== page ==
The challenge of meeting global energy needs and managing the risks of climate change is real – and daunting. Real in that billions of people need reliable, affordable energy every day, and daunting in the fact that people and governments in every nation have a variety of important goals and limited financial resources to address them. Progress on energy and climate objectives requires practical approaches that will contribute to both without stifling economic costs.
Governments bear a unique responsibility in this regard. A key challenge is to develop and implement policies that focus emission-reduction efforts on low-cost options. This approach will help promote better living standards while reducing emissions.
The long-term nature of the climate challenge promises an evolution of available solutions as knowledge expands, technology advances and markets adapt. Policies that promote innovation and flexibility afforded by competition and free markets will be critical to help ensure nations pursue the most cost-effective opportunities to reduce global GHG emissions and meet people’s energy needs.
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Energy-related CO2 emissions peak
- Global CO2 emissions rose close to 40 percent from 2000 to 2016, despite a roughly 10 percent decline in emissions in Europe and North America
- Global CO2 emissions are likely to peak by 2040, at about 10 percent above 2016 levels
- Combined CO2 emissions in Europe and North America fall about 15 percent by 2040 versus 2016
- China contributed about 60 percent of the growth in emissions from 2000 to 2016; its emissions peak about 2030, and gradually decline toward the 2016 level in 2040
- Emissions outside North America, Europe and China rise about 35 percent from 2016 to 2040, with the share of global emissions reaching 50 percent by 2040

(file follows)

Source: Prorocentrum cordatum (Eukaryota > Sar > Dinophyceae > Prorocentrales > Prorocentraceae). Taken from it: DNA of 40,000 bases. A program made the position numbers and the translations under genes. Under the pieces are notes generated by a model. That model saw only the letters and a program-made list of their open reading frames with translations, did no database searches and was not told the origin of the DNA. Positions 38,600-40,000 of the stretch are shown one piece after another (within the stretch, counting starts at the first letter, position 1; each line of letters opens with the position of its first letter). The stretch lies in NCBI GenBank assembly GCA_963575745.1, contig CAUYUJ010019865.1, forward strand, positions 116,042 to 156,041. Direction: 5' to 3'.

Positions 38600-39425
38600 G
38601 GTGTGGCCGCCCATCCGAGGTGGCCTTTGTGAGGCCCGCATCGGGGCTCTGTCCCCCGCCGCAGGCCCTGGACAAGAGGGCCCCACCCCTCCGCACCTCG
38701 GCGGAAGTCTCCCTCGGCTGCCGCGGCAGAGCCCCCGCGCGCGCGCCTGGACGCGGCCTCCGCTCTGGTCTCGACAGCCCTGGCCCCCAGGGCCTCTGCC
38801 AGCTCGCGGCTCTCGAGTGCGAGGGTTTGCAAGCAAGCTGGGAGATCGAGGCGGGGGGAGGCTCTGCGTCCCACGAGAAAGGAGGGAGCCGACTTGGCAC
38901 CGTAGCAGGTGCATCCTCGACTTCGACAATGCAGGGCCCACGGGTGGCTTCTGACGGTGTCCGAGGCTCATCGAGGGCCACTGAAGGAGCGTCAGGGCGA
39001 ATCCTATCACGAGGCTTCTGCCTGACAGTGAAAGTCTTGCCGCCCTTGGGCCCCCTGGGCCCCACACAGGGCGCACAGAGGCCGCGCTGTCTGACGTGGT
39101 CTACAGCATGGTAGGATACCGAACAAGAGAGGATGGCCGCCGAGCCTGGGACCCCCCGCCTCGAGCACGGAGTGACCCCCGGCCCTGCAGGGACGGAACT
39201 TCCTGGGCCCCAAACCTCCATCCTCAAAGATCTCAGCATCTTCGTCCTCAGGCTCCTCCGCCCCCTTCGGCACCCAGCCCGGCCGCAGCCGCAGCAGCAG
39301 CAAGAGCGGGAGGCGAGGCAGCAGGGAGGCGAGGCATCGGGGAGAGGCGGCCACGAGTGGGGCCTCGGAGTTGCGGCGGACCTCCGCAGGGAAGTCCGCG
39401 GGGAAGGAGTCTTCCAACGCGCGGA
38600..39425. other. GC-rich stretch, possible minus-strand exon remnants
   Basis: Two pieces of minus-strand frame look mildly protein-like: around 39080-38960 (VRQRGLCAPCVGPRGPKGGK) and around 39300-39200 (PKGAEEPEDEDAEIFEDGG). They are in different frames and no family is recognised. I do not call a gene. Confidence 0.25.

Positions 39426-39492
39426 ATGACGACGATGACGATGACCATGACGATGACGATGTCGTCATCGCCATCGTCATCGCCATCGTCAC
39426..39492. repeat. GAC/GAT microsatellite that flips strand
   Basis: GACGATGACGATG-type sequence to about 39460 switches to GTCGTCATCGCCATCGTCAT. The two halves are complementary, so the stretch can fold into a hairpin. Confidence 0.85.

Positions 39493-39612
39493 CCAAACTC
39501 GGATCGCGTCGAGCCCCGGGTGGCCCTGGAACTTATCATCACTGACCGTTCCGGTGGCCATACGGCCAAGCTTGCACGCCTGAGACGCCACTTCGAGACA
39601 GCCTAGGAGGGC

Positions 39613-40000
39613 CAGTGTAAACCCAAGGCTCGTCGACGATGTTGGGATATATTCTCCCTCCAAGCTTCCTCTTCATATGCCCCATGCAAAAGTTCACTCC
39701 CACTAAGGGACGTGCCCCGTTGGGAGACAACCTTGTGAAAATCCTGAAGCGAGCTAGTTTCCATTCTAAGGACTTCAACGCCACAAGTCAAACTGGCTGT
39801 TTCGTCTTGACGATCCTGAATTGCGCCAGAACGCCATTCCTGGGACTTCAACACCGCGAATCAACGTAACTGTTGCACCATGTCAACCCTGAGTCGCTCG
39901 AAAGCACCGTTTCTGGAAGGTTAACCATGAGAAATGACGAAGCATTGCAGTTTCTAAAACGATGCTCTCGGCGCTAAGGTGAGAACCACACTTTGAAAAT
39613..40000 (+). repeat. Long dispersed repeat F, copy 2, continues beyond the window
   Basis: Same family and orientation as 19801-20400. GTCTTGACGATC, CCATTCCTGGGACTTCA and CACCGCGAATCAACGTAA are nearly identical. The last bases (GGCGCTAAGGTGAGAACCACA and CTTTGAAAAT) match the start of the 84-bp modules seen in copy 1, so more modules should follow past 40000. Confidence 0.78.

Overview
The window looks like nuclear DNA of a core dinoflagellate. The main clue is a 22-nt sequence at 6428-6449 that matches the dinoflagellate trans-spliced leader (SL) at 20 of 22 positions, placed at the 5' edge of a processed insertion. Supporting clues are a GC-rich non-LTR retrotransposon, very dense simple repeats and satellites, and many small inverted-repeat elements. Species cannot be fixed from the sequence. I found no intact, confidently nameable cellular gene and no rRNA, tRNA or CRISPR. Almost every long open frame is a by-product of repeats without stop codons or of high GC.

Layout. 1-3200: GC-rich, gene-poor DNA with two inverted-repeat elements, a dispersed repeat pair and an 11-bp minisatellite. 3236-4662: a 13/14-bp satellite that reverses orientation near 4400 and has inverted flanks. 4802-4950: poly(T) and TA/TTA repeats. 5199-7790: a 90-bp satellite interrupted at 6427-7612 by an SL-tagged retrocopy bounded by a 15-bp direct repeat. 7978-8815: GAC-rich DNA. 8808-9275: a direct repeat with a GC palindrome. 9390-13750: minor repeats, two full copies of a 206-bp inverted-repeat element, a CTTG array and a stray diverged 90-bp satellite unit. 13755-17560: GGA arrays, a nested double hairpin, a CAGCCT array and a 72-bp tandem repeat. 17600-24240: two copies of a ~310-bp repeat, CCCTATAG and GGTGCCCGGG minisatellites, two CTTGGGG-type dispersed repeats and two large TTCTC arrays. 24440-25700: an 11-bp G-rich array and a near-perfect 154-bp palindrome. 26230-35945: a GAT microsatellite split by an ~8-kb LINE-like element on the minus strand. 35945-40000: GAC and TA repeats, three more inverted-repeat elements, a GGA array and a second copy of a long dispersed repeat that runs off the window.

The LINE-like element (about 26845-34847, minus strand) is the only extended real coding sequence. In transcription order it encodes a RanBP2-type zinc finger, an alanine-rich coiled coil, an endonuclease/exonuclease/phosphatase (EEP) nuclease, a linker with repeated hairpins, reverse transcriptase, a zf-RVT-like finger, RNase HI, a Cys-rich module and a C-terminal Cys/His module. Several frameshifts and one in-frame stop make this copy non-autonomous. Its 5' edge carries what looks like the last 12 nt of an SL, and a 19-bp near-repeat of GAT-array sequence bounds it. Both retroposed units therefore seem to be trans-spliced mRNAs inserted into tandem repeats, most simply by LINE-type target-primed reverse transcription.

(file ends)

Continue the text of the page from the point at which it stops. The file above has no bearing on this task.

All sectors contributing to restrain CO2 emissions growth
- Electricity generation accounts for about 40 percent of energy-related CO2 emissions; a shift to less carbon-intensive sources of electricity (e.g. wind, solar, nuclear and natural gas) will help reduce the CO2 intensity of delivered electricity by more than 30 percent
- Transportation represents about 25 percent of CO2 emissions, and this share is likely to grow modestly to 2040 driven by expanding commercial transportation activity
- Light-duty vehicle CO2 emissions are expected to decline close to 10 percent from 2025 to 2040 as more efficient conventional vehicles and electric cars gain significant share
- Industrial sector activities account for about 30 percent of CO2 emissions; over the outlook, efficiency gains and growing use of less carbon-intensive energy will help reduce industrial CO2 emissions relative to GDP by about 50 percent
Restraining energy-related CO2 emissions
- The primary driver of increasing global CO2 emissions between 2000 and 2016 was economic growth, as global GDP expanded about 55 percent
- Improving energy efficiency across economies (energy use per unit of GDP) helped slow the growth in emissions, while CO2 intensity of energy use remained fairly constant
- As economic growth continues to drive CO2 emissions through 2040, efficiency gains and a shift to less CO2-intensive energy will each help substantially moderate emissions
- As the world’s economy nearly doubles by 2040, energy efficiency gains and a shift in the energy mix will contribute to a nearly 45 percent decline in the carbon intensity of global GDP
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